(l) Cottage circa 1950-1952, photograph by Schonberger; (r) Gate and Carriage House dated 2014 copied from Town of Southampton Historical Survey Hamlet Results (photo credit not listed)

above, l (copied): “1891; may be carriage house to SH-1” ; This structure is purposed to be a ca. 1891 carriage house later converted to a residence. (SH-!: The William Merritt Chase Homestead is listed on the State and National Registers. It is a shingle-clad gambrel-roofed building with a Doric- columned porch. Attached is a shorter, smaller shingle-clad gambrel- roofed structure. It is generally accepted that Stanford White, of the architectural firm, McKim, Mead, & White, made sketches of this structure.

above, r: (copied) The structure moved to current location, Town of SOUTHAMPTON HISTORIC SURVEY (April 2014 ): Shinnecock Hills Multiple Resource District):  a small gambrel roofed structure clad in wood shingles with dormers, twelve-over-twelve-light windows, and multiple additions. The structure likely dates to the early 20th century. Further research and closer physical assessment would be necessary to con rm the significance and integrity of this structure. The structure is believed to be the former gatehouse for a larger property known as the Condon Estate; it is also said to have been designed by Grosvenor Atterbury.

The Colt Manor House burned to the ground (1951)... see what “remains”....what “lays bare”.

(copied) Chapter 12: Shinnecock Hills Hamlet Results


Shinnecock Hills, located between Hampton Bays and Southampton, is named after the local Native American tribe, the Shinnecock’s (Southampton Association 1939:22). Originally, Southampton cattle farmers would keep local cattle at Shinnecock Hills to graze during the summer (Moeller 2007:8). On August 16, 1703, portions of Shinnecock Hills and Shinnecock Neck were given to the Native Americans by the colonists establishing the oldest reservation within the United States ("Southampton History” 2011; Pelletreau 2011:314). The 1873 Beers map of the area labels Shinnecock Hills across the “hamlets” of Canoe Place and Tuckahoe, suggesting that Shinnecock Hills was then more of a topographical area rather than a community (see Figure 12-1, Map A).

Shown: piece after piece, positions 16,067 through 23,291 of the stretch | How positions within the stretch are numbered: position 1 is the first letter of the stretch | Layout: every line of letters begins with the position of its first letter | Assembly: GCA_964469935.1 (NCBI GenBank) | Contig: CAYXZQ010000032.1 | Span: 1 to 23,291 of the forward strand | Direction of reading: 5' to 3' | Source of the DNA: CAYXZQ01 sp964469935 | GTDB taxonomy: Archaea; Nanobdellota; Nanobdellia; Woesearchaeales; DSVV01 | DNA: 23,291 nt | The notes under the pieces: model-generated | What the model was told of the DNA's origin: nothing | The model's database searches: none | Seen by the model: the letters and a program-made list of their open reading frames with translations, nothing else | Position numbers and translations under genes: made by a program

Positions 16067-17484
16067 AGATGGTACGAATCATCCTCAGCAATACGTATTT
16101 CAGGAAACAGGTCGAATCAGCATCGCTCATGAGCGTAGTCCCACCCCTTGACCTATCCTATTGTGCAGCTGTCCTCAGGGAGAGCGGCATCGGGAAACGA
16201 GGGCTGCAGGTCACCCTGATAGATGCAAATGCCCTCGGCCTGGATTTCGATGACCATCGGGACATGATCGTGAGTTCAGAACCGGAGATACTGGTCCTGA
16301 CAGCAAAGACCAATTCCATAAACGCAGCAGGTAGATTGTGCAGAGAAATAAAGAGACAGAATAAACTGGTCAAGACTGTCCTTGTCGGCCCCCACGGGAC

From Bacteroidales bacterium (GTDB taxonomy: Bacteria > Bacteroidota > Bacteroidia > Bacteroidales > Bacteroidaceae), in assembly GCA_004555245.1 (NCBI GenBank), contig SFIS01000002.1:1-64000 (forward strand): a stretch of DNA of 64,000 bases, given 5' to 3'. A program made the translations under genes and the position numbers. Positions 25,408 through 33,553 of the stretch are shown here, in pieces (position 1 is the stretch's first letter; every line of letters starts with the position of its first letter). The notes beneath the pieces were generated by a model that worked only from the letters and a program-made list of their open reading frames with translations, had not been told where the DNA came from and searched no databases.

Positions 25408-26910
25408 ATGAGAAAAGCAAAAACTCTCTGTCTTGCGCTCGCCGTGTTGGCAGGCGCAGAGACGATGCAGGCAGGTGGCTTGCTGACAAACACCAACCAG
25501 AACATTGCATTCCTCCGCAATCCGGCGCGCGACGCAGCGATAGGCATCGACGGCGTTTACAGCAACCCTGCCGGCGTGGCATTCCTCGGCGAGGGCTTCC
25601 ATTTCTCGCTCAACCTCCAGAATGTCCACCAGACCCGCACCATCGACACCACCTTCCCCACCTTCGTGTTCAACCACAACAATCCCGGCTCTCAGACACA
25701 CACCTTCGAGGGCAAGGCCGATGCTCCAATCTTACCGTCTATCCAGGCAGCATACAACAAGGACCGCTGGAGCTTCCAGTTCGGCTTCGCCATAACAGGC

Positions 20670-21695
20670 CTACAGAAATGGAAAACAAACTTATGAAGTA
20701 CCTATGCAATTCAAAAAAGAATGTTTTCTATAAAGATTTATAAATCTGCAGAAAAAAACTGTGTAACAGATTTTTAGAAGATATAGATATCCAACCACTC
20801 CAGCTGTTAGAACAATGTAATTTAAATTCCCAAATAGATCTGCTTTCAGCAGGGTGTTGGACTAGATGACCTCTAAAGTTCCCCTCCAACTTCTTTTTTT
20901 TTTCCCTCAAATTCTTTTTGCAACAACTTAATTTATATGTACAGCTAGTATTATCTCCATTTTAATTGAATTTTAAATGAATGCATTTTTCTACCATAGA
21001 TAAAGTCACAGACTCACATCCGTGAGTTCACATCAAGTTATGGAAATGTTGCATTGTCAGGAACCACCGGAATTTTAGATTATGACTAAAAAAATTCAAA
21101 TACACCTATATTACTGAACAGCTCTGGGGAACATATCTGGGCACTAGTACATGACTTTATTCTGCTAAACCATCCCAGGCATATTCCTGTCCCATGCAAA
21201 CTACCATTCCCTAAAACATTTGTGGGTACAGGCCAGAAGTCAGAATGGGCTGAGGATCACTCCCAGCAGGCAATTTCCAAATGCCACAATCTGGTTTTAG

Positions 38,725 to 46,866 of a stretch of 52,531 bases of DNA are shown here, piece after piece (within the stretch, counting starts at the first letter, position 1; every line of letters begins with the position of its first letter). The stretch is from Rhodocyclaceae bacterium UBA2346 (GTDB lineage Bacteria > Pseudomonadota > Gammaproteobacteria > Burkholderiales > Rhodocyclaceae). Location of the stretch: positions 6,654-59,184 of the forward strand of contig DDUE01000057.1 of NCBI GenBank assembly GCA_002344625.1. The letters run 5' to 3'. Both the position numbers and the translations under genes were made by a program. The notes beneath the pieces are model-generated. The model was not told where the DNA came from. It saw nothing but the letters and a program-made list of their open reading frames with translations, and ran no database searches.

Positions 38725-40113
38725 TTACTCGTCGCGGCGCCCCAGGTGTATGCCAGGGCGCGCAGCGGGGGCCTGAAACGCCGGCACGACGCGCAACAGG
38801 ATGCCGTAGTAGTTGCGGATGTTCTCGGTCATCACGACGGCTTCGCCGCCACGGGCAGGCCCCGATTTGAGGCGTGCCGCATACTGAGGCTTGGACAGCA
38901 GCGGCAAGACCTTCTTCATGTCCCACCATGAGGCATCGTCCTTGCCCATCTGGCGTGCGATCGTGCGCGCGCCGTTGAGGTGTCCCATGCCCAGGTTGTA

Grosvenor Atterbury (1869-1956), a Long Island architect, who designed Forest Hills Gardens in Queens, constructed a number of homes within Shinnecock Hills (GAI 2000:25).

In 1883, colonists began constructing the Shinnecock Canal. This site, previously used by Native Americans, was the original western boundary for Southampton (Southampton Association 1939:22). In 1887, the train station for Shinnecock Hills was built by Austin Corbin as a real estate office. The structure has a turret allowing views of the surrounding area. Within six years the company went bankrupt and Corbin died in 1896 (Ziel and Wettereau 1998:70).

During the 1890s, William Merritt Chase (1849-1916), an American Impressionist painter, started the Shinnecock Hills Summer School of Art in Shinnecock Hills, the first open air painting school in the United States (Esten 2004:23-24). Chase’s studio was designed by Stanford White, from the firm McKim, Mead & White, for Charles L. Atterbury; however, Atterbury never lived at the house and it was instead built for Chase. Chase lived at his summer house and studio, which are on the National Register of Historic Places, from 1881 to 1902 (Spinzia 2009:203).

In 1932, the original Shinnecock Hills train station was closed. Even though the station was no longer in use, trains stopped at Shinnecock Hills until the late 1930s (GAI 2000:23; Ziel and Wettereau 1988:70). During World War II, the train station became a post office and later a private home making it the oldest standing train station in the Town of Southampton (GAI 2000:23; Ziel and Wettereau 1988:62).

read more about the history ....

(Above) A “structure” being moved,1900, photograph by Albert Chittenden  collection Hope Sandrow